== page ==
Normally I tell other people’s life stories rather than my own, so this is a rather different experience, but more of that later.
I was born slap-bang in the middle of the swinging sixties in Rochester, Kent. Dad, Ted was a printer and Mum, Eileen worked part-time at the local post-office. I did well at school and won a place at the local Grammar School in Gravesend. In 1984, I left home to study for a degree in Politics and History. The miners were on strike, The Clash performed in Brixton, I know, I was there, and I moved into student digs above a chip shop in Bristol, a city I called home for the next 23 years.
My first job was in corporate sales. I guess I must have been good at it, as I rose quickly through the ranks of a fairly large PLC and ended up in a senior role but I never felt comfortable with a flash car and an expense account. I met Jim in 1990 and he encouraged me to follow my heart. I left the world of annual bonuses and final salary pension schemes and joined a local manufacturing company. I became the General Manager of Bristol Blue Glass, a small artisan factory with a long history and a world-wide reputation.
It was literally out of the frying pan and into the fire…the furnaces were worked at 1400 degrees Celsius, not the place to be in a heatwave! The glassblowers fashioned the glass free-hand using the same tools and techniques the Romans were using some 2000 odd years ago. I never tired of seeing the elemental molten sand transform into a work of art before my very eyes. As well as supplying glass to retailers and running a visitor centre, we also had varied and often exciting commissions; for example, we worked with Warner Brothers Studios to make the goblets which featured in all the Harry Potter Films. One of my proudest career moments was accepting an award from the (then) Chancellor, Gordon Brown for our achievements in manufacturing. The celebration party after at The National Science Museum was pretty good too, what I remember of it.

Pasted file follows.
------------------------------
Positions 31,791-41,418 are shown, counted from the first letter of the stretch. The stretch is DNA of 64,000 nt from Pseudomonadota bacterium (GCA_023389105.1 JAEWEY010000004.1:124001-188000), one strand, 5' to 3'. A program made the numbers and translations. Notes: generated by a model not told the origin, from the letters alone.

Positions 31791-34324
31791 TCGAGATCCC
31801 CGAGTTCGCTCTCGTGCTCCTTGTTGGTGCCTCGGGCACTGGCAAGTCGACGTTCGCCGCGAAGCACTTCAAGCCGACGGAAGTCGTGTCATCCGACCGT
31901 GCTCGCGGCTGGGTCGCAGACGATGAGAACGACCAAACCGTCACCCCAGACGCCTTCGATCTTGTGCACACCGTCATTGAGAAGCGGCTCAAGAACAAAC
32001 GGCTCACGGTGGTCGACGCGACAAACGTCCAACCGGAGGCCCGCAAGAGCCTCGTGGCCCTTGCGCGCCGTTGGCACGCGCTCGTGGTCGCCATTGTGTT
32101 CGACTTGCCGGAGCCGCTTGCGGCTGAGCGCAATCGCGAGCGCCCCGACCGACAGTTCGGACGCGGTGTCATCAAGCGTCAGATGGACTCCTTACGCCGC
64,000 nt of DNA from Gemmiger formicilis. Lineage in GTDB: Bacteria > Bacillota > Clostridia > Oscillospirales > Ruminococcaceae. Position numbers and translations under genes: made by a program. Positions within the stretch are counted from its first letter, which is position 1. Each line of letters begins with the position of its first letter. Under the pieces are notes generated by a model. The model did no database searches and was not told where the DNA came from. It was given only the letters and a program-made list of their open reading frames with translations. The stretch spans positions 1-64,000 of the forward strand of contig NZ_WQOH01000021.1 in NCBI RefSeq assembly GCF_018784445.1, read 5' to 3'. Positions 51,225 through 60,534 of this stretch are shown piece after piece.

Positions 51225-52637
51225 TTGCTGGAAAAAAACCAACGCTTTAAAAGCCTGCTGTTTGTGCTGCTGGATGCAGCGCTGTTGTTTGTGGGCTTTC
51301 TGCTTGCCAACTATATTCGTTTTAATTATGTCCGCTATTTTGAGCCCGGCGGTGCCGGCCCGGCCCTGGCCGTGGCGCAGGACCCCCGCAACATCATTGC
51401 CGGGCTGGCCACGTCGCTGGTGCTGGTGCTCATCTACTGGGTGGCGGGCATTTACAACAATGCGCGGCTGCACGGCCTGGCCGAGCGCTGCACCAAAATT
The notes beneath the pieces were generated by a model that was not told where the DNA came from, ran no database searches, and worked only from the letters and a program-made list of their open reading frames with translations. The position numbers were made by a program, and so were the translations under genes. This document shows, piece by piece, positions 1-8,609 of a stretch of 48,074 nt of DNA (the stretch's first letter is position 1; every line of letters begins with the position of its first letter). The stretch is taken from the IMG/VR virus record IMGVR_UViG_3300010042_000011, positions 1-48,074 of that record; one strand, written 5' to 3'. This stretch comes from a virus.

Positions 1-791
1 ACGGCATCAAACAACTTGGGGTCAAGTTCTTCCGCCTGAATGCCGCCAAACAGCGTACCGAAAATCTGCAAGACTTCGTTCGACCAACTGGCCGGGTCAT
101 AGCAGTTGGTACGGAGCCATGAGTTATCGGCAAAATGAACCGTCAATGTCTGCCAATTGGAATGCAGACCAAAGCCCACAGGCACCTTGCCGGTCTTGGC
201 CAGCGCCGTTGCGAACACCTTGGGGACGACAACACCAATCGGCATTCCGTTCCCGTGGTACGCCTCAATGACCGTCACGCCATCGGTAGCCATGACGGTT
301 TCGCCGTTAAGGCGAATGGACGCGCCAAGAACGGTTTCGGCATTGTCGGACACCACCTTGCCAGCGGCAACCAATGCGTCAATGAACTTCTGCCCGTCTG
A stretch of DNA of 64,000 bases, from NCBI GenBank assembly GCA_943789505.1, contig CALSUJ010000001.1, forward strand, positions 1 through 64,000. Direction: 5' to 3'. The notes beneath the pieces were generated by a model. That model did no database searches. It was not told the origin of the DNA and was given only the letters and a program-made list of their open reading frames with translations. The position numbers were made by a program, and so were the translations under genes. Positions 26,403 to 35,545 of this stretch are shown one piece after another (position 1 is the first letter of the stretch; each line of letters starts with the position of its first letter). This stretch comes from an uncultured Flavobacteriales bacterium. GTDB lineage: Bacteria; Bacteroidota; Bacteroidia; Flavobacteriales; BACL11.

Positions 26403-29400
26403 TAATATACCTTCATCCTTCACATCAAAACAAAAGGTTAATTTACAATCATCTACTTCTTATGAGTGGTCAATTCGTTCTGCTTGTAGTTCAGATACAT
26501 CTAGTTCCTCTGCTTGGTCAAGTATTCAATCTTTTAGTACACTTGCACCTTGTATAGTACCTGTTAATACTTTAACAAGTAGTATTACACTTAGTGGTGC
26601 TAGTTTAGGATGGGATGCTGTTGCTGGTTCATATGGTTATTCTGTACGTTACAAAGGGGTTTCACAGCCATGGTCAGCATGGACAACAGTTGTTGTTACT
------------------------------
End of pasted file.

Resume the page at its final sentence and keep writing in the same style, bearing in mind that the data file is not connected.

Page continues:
After leaving Bristol Blue Glass, I met another man who was destined to play a significant part in my life. Bristol’s inner city had three of the most socially and economically deprived wards in the country at the time, and I got a job working on an EU funded regeneration project, helping new and existing businesses to develop and grow. My colleague, Latif Ismail arrived in the UK as a young teenage refugee, having fled war-torn Somalia. We hit it off and became close friends. When the EU project came to an end, Jim and I set up our own training company and Latif often worked for us, but he was also doing his own thing too. Mostly he was busy changing the world. Even then.
One day in 2008, he called me and asked what I was doing tomorrow?
“Nothing much”, I replied.
“Great, you are coming to the Foreign Office with me.”
And so, began the next part of my career which continues to this day. We worked together on various Foreign and Commonwealth Office funded projects under the Government’s PREVENT programme to combat terrorism but started to do much more besides. By 2012, Latif had decided to return to Somalia, now relatively stable but in urgent need of skills and experience to rebuild itself after more than two decades of a brutal civil war.